I felt unmoored. I felt like I was floating. My feet could not touch the ground. Everything I had ever thought, everything I had ever believed, had FAILED ME COMPLETELY, and it had done so at the very worst time. It was a time when I really needed something, anything, to believe in, but I did not any longer believe in anything. I mean, in my heart and my head I have a deep and unshakeable belief in “God,” but it was not necessarily the God I had been pursuing, and I didn’t know how, anymore, to engage in that pursuit. Not only did I need something to lean on, but I was, I am, in desperate need of the ability to see the path ahead of me. There are so many things I need to learn, to do. There are earthly things, and maybe I can someday muster the wherewithal to do those things, but there are eternal things. Ultimately, I am not sure we can truly know those answers here in this life, but I feel a need to. That is where I am today.
I have a tentative plan to get back to living my life in February. I have pictures of what that looks like in my head, but I am just not ready to do it yet. I need a little while yet to hibernate within myself. I am fully open to the sweet life-giving love of my family, and messages from my friends have helped so much. But my powers of concentration are shot. My motivation is nonexistent. The double dose of antidepressants my doctor prescribed has yet to fully dissolve the wet cement that fills my limbs and my spine whenever I contemplate, say, cooking a meal. We have snow outside, and I still have that California girl’s fascination with it. But I cannot bring myself to pull my boots on.
This morning when I was looking through my photo library for something to pin to this blog, I saw photos from last Spring, photos of the table on my balcony, holding my coffee cup, my books, photos of the lush greenery in the back yard. I remembered all the incredible variety of nature sounds we have here, and the fireflies in the summer. Something to look forward to.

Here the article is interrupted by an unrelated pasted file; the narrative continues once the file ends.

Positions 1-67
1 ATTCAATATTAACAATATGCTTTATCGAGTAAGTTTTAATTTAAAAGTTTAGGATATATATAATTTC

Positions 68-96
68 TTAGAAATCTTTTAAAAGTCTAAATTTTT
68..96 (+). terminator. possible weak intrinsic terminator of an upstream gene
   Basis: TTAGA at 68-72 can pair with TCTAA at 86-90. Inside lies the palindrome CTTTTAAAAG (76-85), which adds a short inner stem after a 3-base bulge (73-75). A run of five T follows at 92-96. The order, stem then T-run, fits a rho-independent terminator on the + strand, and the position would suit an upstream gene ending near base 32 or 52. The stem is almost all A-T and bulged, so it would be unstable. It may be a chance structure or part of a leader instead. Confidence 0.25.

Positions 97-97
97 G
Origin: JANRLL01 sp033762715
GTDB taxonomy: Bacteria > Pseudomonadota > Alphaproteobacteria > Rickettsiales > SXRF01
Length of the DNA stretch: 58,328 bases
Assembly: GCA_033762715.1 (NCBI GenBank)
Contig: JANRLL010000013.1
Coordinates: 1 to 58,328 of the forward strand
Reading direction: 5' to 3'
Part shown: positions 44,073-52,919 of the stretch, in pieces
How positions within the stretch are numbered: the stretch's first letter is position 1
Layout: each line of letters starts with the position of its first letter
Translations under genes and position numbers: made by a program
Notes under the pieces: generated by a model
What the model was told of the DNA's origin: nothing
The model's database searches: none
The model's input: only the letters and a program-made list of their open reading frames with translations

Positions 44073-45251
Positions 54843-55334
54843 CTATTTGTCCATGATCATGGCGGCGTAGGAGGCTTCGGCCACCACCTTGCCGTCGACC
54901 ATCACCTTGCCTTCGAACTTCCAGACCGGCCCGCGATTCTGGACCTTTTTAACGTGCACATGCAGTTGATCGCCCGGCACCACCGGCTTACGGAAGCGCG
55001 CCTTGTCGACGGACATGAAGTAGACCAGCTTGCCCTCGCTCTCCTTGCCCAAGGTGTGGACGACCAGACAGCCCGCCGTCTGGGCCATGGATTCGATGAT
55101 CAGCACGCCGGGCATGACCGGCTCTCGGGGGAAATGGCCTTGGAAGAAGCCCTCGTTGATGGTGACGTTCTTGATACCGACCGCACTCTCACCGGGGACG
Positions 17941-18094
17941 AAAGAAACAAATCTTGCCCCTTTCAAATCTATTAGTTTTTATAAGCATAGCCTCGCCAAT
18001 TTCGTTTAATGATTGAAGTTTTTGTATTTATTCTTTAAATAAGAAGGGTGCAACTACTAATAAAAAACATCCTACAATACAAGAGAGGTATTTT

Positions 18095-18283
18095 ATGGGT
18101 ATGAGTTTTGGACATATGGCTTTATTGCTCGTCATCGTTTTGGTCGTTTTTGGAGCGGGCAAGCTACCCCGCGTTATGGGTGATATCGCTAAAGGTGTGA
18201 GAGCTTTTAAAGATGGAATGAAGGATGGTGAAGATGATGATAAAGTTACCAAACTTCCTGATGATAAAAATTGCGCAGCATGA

Awhile back I was watching an instagram video by Kate Bowler. If you are not familiar with Kate, she wrote the book Everything Happens for a Reason and Other Lies I’ve Loved. She also has cancer, stage 4 colon cancer. She wrote about it in her book, but hasn’t written a lot about it since then. She has instead veered off into the purity of inspiring others. In addition to social media, she has a podcast. When I was reading her book years ago, about how everything doesn’t happen for a reason, I kept thinking, “have you read your book?” It’s impossible to look at the trajectory of Kate’s life without seeing that there is a huge purpose even to her suffering. It may not be what she would want. It may be a road of suffering. But it is a road which lifts and blesses so many people! Her impact on eternity is huge! Of course, she is also a mother with a very young child, and I am absolutely positive that all those people and purposes are as nothing compared to her own life, her own loves.
At any rate, at the end of this short video, Kate quoted Dread Pirate Roberts, saying, “Life is pain, your highness. Anyone that says differently is selling something.” But Kate said it with a turn of her head, with such a beautiful, glorious smile, it just fell like a gossamer scarf over me, so sparkly and beautiful that it obscured the actual meaning of the words.
And that is the key. We flock to hear what she has to say because we already know that life is pain. What we want is to find someone who will tell us how to live with that fact.
I kind of put myself into that same category. As I’ve said before, my job in life is to wave my hands and say, look at me, I’m still alive! So after I dig myself out from under this avalanche that has fallen on my in the last couple of months, and get up and resume real life, I’ll be back. And ultimately, I will remind you that this pain is ultimately what makes life worthwhile, because it cannot exist apart from love, and love is the thing we all came here for.
Blessings on all our heads!
We are loved.